Bots – Bans and Appeals – An Update – OSRS – RUNESCAPE

Bots, Bans and Appeals: An Update

Following recent improvements to various pieces of Wilderness content, the discussion around bots and how we’re handling them has become an increasingly prevalent conversation. We know this topic is much bigger than Wilderness content, but with Undead Pirates on the horizon, we’d like to share information on what we’re doing to tackle these issues, as well as offer some insight into general improvements we’re making to provide some reassurance ahead of us talking about the update in more detail.

Let us get straight into it with a hot topic – “why are we updating content for bot/gold farmers?”

The answer to this is that it’s always an arms race dealing with bots. The reality is that as fast as we ban them, new bots are made. There are hundreds, even thousands, of cheaters – some independent, some organised – who target Old School. We continue to improve our anti cheating capabilities and removals, across ACT (Anti-Cheating Team), game tech, data science and legal takedowns – it’s a cross team effort. We’re constantly working to keep ahead of this race, and we’re actively working on bigger initiatives to tackle botting which we hope to be able to share more information on with you soon. Until then, what should we do?

Both our player-base and the content development team are extremely passionate about the game, and we don’t want legitimate players to miss meaningful updates because of those not playing by the rules. Sure, there are things we can do to make content harder to bot or make it ‘not worthwhile’ to bot (e.g. teleport delays, logout delays, skulling for loot, higher minimum fees) but these come at the detriment for regular players (as was made extremely clear by the Rev Caves teleport delay earlier in 2023). It’s a delicate balance for us as a content team because we still want to deliver meaningful updates that serve players from all over the game. Historically, PvP has been an extremely underserved part of the community, and we are actively working to resolve that. The positive feedback we’ve received from players has further strengthened our belief that the work we’re doing is welcomed, and we’ll continue to provide content for these players despite the struggles we face when dealing with bad actors. We owe that much to our players.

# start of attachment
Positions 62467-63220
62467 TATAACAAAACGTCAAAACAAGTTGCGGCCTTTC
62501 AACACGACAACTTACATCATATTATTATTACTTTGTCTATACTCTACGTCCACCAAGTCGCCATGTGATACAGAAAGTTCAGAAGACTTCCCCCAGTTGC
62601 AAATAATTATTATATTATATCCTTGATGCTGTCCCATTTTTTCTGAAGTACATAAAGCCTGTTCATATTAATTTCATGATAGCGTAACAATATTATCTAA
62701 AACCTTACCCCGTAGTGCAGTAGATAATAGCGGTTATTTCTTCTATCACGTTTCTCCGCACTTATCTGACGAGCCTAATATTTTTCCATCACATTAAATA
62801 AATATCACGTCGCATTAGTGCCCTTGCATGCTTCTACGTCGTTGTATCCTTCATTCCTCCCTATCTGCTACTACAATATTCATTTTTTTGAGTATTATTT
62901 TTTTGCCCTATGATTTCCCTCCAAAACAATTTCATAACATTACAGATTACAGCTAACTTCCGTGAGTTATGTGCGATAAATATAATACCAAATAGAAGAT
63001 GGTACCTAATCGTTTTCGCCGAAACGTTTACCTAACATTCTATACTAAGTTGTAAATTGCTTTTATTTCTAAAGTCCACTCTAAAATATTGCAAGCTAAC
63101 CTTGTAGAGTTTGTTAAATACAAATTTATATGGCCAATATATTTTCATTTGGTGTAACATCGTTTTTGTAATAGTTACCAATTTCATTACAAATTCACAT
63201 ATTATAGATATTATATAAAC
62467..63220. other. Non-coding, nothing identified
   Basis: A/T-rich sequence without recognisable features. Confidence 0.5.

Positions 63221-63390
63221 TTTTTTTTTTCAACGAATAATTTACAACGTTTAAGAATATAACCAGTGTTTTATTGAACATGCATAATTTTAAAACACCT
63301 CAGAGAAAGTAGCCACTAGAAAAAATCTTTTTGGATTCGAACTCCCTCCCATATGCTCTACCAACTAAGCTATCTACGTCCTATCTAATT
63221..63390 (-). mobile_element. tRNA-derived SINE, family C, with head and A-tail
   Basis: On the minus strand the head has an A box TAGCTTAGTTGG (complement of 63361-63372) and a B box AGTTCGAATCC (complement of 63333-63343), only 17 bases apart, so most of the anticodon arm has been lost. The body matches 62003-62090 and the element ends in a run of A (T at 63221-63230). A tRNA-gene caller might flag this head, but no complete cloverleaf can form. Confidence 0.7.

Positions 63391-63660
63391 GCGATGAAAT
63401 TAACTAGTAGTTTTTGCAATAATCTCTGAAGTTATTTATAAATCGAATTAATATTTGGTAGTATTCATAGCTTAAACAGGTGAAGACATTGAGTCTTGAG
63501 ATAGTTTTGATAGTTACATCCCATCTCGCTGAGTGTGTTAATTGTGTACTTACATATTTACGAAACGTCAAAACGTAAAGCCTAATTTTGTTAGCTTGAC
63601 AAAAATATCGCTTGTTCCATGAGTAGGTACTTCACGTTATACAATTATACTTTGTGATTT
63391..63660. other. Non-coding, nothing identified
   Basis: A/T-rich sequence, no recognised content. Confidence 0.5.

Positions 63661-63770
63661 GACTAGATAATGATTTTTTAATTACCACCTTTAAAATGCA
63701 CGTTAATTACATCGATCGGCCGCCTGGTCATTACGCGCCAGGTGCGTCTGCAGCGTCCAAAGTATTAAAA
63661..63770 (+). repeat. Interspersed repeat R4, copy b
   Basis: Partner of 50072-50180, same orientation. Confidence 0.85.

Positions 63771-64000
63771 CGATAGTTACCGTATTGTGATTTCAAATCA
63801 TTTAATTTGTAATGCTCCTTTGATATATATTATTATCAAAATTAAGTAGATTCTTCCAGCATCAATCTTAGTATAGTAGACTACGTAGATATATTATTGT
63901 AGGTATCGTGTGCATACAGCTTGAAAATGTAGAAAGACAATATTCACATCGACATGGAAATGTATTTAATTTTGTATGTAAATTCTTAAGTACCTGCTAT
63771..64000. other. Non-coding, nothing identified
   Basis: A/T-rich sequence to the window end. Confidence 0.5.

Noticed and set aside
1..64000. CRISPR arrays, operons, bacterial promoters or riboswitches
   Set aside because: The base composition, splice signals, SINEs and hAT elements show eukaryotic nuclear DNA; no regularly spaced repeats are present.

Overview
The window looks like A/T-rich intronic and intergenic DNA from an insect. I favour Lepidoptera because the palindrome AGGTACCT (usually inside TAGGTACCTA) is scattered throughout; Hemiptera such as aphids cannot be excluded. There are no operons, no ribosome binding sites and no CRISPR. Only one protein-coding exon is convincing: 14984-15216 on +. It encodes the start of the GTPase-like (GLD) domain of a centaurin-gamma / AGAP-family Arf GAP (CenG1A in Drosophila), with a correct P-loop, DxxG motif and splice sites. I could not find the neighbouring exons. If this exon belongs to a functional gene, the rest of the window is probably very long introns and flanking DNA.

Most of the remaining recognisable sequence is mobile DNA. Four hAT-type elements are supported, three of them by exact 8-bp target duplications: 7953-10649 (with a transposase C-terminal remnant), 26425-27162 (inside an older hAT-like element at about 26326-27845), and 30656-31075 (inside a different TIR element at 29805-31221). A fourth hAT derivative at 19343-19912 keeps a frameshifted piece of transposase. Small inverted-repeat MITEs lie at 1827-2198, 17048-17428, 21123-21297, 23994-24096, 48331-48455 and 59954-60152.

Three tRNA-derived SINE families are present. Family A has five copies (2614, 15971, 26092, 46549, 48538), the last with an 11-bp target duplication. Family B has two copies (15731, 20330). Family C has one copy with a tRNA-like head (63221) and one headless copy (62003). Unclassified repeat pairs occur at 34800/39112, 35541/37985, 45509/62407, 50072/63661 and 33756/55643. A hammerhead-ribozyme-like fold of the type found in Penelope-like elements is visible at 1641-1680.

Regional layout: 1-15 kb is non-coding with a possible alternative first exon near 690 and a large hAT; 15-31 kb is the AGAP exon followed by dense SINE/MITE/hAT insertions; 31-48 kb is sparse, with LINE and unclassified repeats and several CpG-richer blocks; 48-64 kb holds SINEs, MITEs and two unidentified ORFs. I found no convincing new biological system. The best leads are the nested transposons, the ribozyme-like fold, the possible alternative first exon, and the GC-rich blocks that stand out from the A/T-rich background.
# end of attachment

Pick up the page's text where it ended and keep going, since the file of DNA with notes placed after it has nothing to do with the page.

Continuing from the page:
As for how we handle bots, our overall strategy consists of:

  • A team of anti-cheat specialists dedicated to stopping cheaters.
  • Using a combination of bespoke tools, data analytics models and manual investigations to detect and remove cheaters.
  • Utilising legal means to seek to remove cheating sites (bot makers, gold selling sites, unauthorised sales of accounts & merch).

To give some context in the form of data, here are some ban stats:

  • Last year we banned over 6.9 million accounts.
  • So far in 2024, each week on average, we ban over 67,000 Old School RuneScape accounts.
    • Of these accounts, 2,800 are for botting popular boss-related content.
  • Each week, around 1.5T GP is removed from the RuneScape economy.
  • Each week, around 900B GP is removed from the Old School RuneScape economy.

Now we know that you’re thinking “But Jagex, what about the HiScores? There are so many accounts that look like bots, why aren’t you doing anything?”.

This is an area we pay attention to, but our efforts can go unnoticed. As mentioned above, we regularly ban over 2,800 accounts a week for botting popular boss-related content. But how are they getting such high KC in the first place? Not all these accounts are bots. Some of them are played by hand, for many years. They might be a gold-farming alt, funding another character’s gains. Others may then go on to engage in RWT, or other illicit activities. This means that it’s not a simple case of just banning them – we must have a reason to ban a player, and we back those reasons up with data. In the end, we do get to these bad actors, but it takes time.